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Very First Rough Draft: Critiques Please.

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​This is the very first draft I have ever written pertaining to my PA school personal essay, and I am very nervous. Any pointers or suggestions are highly appreciated. Thank you in advance for taking the time to read my essay.



After a hot summer’s day well spent in the pool, my younger brother convinced me that jumping on the trampoline while soaking wet was a bright idea. It was not. I watched as my little brother slipped on the very edge of the trampoline and fell to the ground; his arm snapping beneath him. There was no question to my father, who is a podiatrist, that his arm must surely have been broken. I had always had a keen interest in the medical field, but the trip to East Texas Medical Center that followed was a significant occurrence in my life; my first encounter with a physician assistant (PA). Although I cannot recall his name, many characteristics about him remain in my mind to this very day and time. Confidence, gentleness, knowledgeability: these individualities aided to lessen the panic of the situation. How he accomplished this task while also working to x-ray, analyze, set and cast my brothers arm marveled me, and I knew at that moment that one day I wanted to provide such eloquent care to patients providing medical care as a physician assistant.

​Flash-forward several years later to the summer following my sophomore year of college at Texas Tech University. It was 6:30 in the morning on a warm summer day, and at this early hour I was excited to hear my alarm go off. I popped out of my bed and slid into a pair of my favorite scrubs as I prepared for another exhilarating day working at a clinic as a podiatry assistant. Clipping toenails everyday over summer vacation may not sound like the ideal getaway to most college students, but I personally would not have rather been spending my time outside of school doing anything else. Passionate about healthcare I had never turned down any opportunity to gain experience in a medical facility. Whether it be shadowing, working with patients, or just helping with simple everyday tasks around the office; I loved being in the medical environment.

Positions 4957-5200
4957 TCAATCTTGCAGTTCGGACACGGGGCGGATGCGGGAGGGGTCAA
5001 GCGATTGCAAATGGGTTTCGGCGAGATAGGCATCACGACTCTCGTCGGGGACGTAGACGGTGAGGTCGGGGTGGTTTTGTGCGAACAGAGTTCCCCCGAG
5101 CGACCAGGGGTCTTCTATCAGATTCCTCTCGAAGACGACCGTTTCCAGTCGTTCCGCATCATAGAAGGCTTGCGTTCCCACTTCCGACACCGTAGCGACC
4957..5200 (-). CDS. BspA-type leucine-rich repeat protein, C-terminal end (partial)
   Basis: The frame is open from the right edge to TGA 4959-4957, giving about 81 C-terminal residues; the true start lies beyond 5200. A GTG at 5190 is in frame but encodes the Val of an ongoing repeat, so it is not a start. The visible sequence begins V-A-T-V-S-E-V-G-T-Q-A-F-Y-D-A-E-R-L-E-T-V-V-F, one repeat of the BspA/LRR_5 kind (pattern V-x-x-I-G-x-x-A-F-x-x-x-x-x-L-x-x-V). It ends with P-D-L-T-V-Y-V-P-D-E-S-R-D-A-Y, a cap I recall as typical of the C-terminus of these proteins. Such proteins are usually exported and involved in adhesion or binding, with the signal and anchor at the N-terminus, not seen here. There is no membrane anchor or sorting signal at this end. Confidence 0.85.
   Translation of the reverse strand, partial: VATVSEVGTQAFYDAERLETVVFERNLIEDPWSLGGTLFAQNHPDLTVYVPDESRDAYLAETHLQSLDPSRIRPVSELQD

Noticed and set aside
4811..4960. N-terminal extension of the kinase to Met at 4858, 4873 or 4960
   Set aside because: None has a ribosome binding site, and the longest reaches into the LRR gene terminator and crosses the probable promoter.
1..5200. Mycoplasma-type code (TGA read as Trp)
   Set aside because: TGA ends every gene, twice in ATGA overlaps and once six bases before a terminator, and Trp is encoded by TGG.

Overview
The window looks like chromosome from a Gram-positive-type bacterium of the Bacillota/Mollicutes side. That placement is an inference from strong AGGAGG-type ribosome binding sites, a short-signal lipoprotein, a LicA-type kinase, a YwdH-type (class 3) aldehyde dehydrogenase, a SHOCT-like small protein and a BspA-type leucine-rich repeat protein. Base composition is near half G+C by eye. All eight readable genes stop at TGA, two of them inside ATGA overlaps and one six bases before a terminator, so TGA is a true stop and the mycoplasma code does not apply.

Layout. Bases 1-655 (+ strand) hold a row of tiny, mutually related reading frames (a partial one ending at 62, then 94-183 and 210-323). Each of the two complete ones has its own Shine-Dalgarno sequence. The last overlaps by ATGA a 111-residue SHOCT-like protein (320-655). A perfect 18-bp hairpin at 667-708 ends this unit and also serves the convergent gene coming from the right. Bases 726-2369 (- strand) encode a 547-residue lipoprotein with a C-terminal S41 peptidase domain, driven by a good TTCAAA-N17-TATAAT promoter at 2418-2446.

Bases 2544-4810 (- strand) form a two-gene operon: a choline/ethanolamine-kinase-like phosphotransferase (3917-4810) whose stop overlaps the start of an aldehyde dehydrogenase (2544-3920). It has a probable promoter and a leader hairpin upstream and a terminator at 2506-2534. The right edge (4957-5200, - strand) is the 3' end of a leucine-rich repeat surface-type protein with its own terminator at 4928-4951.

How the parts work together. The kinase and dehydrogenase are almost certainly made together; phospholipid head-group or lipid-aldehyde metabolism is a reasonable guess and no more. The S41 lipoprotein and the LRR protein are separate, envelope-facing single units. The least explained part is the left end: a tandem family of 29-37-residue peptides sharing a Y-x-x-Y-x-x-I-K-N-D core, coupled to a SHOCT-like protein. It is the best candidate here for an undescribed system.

At work by 7:45am I was excited to start a new day of work at 8:00 am. “Mrs. Rosenberg,” I exclaimed as I prepared to see one of my favorite patients at the Foot Clinic. “How are you doing today,” I proceeded to ask. Communication is an important factor of healthcare in my eyes, and I made it a point to converse with each patient and orally explain everything that I would be doing in order to give them a feeling of trust and comfortability. Patient comfort was essential to the doctor that I had the opportunity to work for as well. “My feet hurt, baby”, Mrs. Rosenberg complained. After further assessment I gently clipped my patients’ toenails. I knew that doing my job was of upmost importance especially since Medicaid only pays for a patient to have their toenails cut once every three months. Imagine how long toenails could grow after three months of not being trimmed. “Why don’t we put your shoes back on and see how that feels?” I asked as I finished my job. “My toes feel so much better already, sweetheart. Thank you so much. I feel like I could dance all night now,” Mrs. Rosenberg exclaimed in happiness.